1 Like

My sister had a cat named Jack who used to follow her and her dog on walks. Scrawny little thing but he lived near the southern sierras outside Tehachapi and managed to avoid being carried off by owls, hawk, coyotes or mountain lions.

I have enjoyed taking my nieces and nephews to see a large estate garden near me called Filoli in the spring during tulip season. Something about kids in gardens, especially ones where they are responding to the nature and not the camera I just find touching. In the second one the sleeping baby’s face seems as honest an expression of nature as any tulip.

3 Likes

I’ve missed seeing bobwhite tail quails. Use to seem them all the time as kids with the mom in front darting across the road with four little chicks behind her following. Was so cute and fun.

2 Likes

We used to follow little families down our lane, too, but it’s been years. I still hear them fairly often, though.

1 Like

Spring flowers in our area … I posted some of them as a quiz for the shut in kids of our family in North Carolina, Niger and Michigan.
I don’t know the first one! The rest are Dutchman’s breeches, trout lily, cutleaf toothwort, false rue anemone, trillium, violet. Spring beauty (like the anemone, but purplish) is just starting.

1 Like

“Anas junius” the Green Darner dragonflies one their mating wheel.

3 Likes

Commonly called “bird of paradise “ but unrelated to the true tropical flower by that name, this is flowering in my yard, originally coming from my parents yard where my dad and I planted it many years ago. It is very similar to its more showy cousin commonly called “Pride of Barbados “ but more cold hardy as Pride of Barbados freeze to the ground each year in our climate. Scientific name. Erythostemon gilliesii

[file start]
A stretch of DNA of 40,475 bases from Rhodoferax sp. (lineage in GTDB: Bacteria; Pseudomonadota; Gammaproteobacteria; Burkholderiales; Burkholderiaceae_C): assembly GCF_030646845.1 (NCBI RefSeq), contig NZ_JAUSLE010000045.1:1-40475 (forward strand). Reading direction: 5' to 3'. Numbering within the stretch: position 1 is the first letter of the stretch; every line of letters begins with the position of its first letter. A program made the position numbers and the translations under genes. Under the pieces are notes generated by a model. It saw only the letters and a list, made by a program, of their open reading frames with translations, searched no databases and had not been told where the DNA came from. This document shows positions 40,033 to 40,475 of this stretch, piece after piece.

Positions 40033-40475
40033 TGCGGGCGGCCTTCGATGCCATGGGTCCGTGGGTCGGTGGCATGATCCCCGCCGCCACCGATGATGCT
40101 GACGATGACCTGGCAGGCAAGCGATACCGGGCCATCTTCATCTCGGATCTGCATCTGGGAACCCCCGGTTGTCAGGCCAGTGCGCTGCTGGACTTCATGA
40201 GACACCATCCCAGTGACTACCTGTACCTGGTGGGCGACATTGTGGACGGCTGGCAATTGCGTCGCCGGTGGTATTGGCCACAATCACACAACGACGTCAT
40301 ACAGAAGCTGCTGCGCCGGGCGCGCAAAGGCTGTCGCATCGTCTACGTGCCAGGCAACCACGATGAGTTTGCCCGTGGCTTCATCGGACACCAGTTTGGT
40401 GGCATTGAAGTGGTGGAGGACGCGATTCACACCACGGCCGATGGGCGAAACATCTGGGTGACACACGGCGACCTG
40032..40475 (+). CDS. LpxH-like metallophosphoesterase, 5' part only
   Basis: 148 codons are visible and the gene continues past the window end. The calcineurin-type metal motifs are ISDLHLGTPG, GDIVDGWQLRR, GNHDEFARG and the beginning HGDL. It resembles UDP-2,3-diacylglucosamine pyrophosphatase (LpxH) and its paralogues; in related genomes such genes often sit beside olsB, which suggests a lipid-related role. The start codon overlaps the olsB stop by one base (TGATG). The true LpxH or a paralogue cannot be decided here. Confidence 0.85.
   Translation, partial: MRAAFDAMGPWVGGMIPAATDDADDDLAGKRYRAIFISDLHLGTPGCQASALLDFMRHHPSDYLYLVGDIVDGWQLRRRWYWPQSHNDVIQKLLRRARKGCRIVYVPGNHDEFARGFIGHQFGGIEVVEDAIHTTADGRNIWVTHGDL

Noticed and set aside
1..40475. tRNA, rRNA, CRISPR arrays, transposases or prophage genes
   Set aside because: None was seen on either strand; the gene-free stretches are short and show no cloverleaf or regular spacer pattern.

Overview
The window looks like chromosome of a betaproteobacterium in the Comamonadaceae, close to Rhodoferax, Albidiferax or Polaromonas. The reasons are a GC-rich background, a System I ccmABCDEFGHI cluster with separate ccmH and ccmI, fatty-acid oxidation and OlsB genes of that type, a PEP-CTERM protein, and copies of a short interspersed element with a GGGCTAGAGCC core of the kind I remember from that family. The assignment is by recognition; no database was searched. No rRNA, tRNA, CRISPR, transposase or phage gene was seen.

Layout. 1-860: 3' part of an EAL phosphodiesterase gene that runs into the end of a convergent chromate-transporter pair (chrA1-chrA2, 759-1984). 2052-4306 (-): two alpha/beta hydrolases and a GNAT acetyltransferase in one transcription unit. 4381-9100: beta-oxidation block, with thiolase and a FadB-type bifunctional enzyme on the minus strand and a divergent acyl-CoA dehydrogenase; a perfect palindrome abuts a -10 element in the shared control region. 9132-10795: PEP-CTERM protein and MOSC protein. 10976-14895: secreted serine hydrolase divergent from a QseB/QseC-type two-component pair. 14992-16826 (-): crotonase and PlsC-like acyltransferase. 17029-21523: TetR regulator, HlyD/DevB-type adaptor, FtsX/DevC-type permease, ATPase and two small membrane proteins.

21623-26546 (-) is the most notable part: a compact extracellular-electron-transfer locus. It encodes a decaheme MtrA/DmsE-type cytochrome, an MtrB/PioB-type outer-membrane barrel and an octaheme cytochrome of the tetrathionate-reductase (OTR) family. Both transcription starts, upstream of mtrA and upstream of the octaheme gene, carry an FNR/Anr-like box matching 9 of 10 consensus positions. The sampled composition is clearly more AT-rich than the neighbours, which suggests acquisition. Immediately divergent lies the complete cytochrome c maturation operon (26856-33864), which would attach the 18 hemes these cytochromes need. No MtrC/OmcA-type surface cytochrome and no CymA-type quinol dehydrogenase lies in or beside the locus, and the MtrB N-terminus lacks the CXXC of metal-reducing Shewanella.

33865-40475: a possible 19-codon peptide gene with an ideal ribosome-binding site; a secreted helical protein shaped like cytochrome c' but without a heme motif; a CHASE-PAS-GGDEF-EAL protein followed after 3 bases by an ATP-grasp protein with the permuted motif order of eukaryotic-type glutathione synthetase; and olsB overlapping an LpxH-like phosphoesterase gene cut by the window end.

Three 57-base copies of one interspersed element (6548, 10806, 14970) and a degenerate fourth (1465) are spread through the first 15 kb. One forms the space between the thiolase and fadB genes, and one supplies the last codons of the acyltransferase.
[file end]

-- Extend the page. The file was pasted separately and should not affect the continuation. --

3 Likes

Small world. I’m growing that one too. Like you I find the orange one more showy but it’s also too tender for the bay area. The long red stamen (?) seem so over the top, don’t they? When I got mine it had a different first name - something like Caesalpinia g. The growth habit for me is awkward but the flowers make it worth it. I wish you’d post more plant pictures from your garden.

At one point we’d talked about exchanging some bulbs. My Lachenalia aloides are finished for the year and I’d be happy to send you some. They bloom through the month of February and into March. But the foliage is through now. I need to rework that bed anyhow; I don’t really recall but I suppose the leaves must emerge in January. They’re pretty small, or were when I put them in. You could message me a mailing address if you’d like to try them, though who knows when the post office will be available for sending them with the virus still active. They’d do fine in a pot until you see how they do for you, or put them up front in a bed because they don’t get but about 12 inches tall

The flashiest thing going on in my garden right now is probably the flowering Rat tail cactus, though the flowers atop the Wigandia characasana tree are nice too.

1 Like

I was thinking of you today as the winter foliage of the “miracle lilies” is almost faded and I can dig the bulbs soon. My garden is nothing like yours, mostly just a few plants here and there, most of the color in native wildflowers.

1 Like

“Let your conversation be always full of grace, seasoned with salt, so that you may know how to answer everyone.” -Colossians 4:6

This is a place for gracious dialogue about science and faith. Please read our FAQ/Guidelines before posting.